Errol Mendes is a professor of constitutional and international law at the University of Ottawa and editor-in-chief of the National Journal of Constitutional Law.
In 2008, in an effort to avoid a no-confidence vote that he was nearly certain to lose, Canadian prime minister Stephen Harper asked then-governor-general Michaëlle Jean to prorogue Parliament. She reluctantly agreed, but after keeping him waiting two hours for an answer, extracted a pledge from Mr. Harper to bring back Parliament shortly, and present a budget that could win majority support.
The opposition leaders and several constitutional experts – myself included – denounced the prorogation as a fundamental attack on Canadian parliamentary democracy and a precedent that could be repeated by unprincipled governments in a parliamentary system derived from Britain. The Conservatives broke the Liberal and NDP coalition against them with that budget, and the Tories remained in government for another seven years.
Now, in the birthplace of our parliamentary democracy, and perhaps armed with the knowledge of how things went down in Canada, three British Conservative cabinet members visited the Queen at her Scottish Balmoral residence on Wednesday morning to ask to prorogue Parliament, suspending the current session, on behalf of Prime Minister Boris Johnson. It was immediately granted.
The prorogation’s impact is to make a no-deal Brexit extremely likely, even though a large majority of British MPs from all parties had voted against this outcome. The British Parliament will be suspended only days after MPs return in early September, when prorogation will take place no later than Sept. 12 and continue until Oct. 14, only a few weeks before the Oct. 31 Brexit deadline.
Mr. Johnson is claiming he needs the prorogation to introduce new legislation after a Throne Speech. However, on the previous two occasions when prorogation occurred apart from after a general election, the Parliament was suspended for a maximum of 13 working days. At this constitutionally challenged time, Mr. Johnson will be closing Parliament for 23 working days, and this highly tight window makes a no-deal Brexit an almost certainty.
John Bercow, Speaker of the House of Commons, has called it a “constitutional outrage."
“However it is dressed up it is blindingly obvious that the purpose of prorogation now would be to stop Parliament debating Brexit and performing its duty in shaping a course for the country,” he said.
Likewise, Labour Party Leader Jeremy Corbyn has called the prorogation “a smash-and-grab on our democracy to force through a no-deal," while the leader of the separatist Scottish National Party in the House of Commons, Ian Blackford, accused Mr. Johnson of “acting like a dictator."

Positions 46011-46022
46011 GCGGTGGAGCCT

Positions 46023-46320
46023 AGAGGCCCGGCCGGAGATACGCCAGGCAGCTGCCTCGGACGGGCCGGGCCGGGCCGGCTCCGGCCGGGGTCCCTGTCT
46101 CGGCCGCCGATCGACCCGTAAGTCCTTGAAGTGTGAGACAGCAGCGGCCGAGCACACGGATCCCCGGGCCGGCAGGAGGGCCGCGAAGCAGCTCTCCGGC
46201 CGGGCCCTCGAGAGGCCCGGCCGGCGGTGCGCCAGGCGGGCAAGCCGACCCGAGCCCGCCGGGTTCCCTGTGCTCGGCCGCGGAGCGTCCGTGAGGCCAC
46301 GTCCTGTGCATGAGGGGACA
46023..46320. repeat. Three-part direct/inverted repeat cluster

There is a growing fear that Mr. Johnson’s use of the prorogation to circumvent the strong opposition to a no-deal Brexit by nationalists in Scotland and their representatives in the British Parliament could lead to an eventual successful referendum for independence and a break-up of Britain. The consequences of this constitutional gamble could never be graver.
Several legal challenges against the advice given to the Queen for requesting the prorogation are being mulled, including one by former Conservative prime minister John Major.
British MPs who are opposed to the prorogation will have only a few days to come up with a strategy to undo the impact of the session’s suspension, including proposing a vote of no-confidence in the Johnson government. Not surprisingly, U.S. President Donald Trump, who has been antagonistic to the European Union, supported Mr. Johnson in a broadside at Mr. Corbyn, tweeting that “Boris is exactly what the U.K. has been looking for."
There are major constitutional lessons to be learned from this Brexit crisis, not only for Britain but also for the many parliamentary systems that have been derived from the British model. The reserve powers of the Queen in Britain or the Queen’s representatives in Canada should be regarded as a safety valve for protecting the foundations of constitutional democracy.
However, as now seen both in Canada and in the Mother Parliament, there seems to be an extreme reluctance to go against the advice given by prime ministers on the use of the reserve powers, even when there is ample evidence that its use could undermine the majority of elected members of Parliament. This strikes a dagger at the heart of parliamentary democracy.
It may be time for parliamentarians in both Britain and Canada to discuss how to change this part of the unwritten part of our constitutions and establish restraints on such unprincipled use of prorogation. And with elections looming both here and in Britain, the time is ripe to include such reform in a party platform, so the story doesn’t continue to generate sequels.
Keep your Opinions sharp and informed. Get the Opinion newsletter. Sign up today.